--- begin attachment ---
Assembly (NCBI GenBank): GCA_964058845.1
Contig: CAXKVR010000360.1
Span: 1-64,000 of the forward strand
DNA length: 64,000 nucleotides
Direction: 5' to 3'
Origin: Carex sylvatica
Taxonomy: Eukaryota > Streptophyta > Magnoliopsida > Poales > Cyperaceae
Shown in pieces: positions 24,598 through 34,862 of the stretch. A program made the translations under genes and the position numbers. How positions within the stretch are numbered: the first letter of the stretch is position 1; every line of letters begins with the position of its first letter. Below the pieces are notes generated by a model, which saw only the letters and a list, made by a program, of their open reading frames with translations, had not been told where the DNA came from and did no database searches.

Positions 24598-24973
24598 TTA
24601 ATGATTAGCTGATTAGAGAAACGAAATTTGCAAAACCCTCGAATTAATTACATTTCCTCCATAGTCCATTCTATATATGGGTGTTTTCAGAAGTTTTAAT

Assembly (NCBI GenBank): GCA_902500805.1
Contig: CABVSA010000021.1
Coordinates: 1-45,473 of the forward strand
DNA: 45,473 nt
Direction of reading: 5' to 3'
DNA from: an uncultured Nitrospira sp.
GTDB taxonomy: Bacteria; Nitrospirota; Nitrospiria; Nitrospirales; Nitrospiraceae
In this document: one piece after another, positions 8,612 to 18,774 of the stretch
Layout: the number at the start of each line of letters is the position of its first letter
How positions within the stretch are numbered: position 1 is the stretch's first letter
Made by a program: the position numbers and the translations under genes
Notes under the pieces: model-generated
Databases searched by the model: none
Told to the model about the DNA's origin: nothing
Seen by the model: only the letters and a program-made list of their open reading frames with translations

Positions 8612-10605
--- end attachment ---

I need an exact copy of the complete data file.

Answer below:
Assembly (NCBI GenBank): GCA_964058845.1
Contig: CAXKVR010000360.1
Span: 1-64,000 of the forward strand
DNA length: 64,000 nucleotides
Direction: 5' to 3'
Origin: Carex sylvatica
Taxonomy: Eukaryota > Streptophyta > Magnoliopsida > Poales > Cyperaceae
Shown in pieces: positions 24,598 through 34,862 of the stretch. A program made the translations under genes and the position numbers. How positions within the stretch are numbered: the first letter of the stretch is position 1; every line of letters begins with the position of its first letter. Below the pieces are notes generated by a model, which saw only the letters and a list, made by a program, of their open reading frames with translations, had not been told where the DNA came from and did no database searches.

Positions 24598-24973
24598 TTA
24601 ATGATTAGCTGATTAGAGAAACGAAATTTGCAAAACCCTCGAATTAATTACATTTCCTCCATAGTCCATTCTATATATGGGTGTTTTCAGAAGTTTTAAT

Assembly (NCBI GenBank): GCA_902500805.1
Contig: CABVSA010000021.1
Coordinates: 1-45,473 of the forward strand
DNA: 45,473 nt
Direction of reading: 5' to 3'
DNA from: an uncultured Nitrospira sp.
GTDB taxonomy: Bacteria; Nitrospirota; Nitrospiria; Nitrospirales; Nitrospiraceae
In this document: one piece after another, positions 8,612 to 18,774 of the stretch
Layout: the number at the start of each line of letters is the position of its first letter
How positions within the stretch are numbered: position 1 is the stretch's first letter
Made by a program: the position numbers and the translations under genes
Notes under the pieces: model-generated
Databases searched by the model: none
Told to the model about the DNA's origin: nothing
Seen by the model: only the letters and a program-made list of their open reading frames with translations

Positions 8612-10605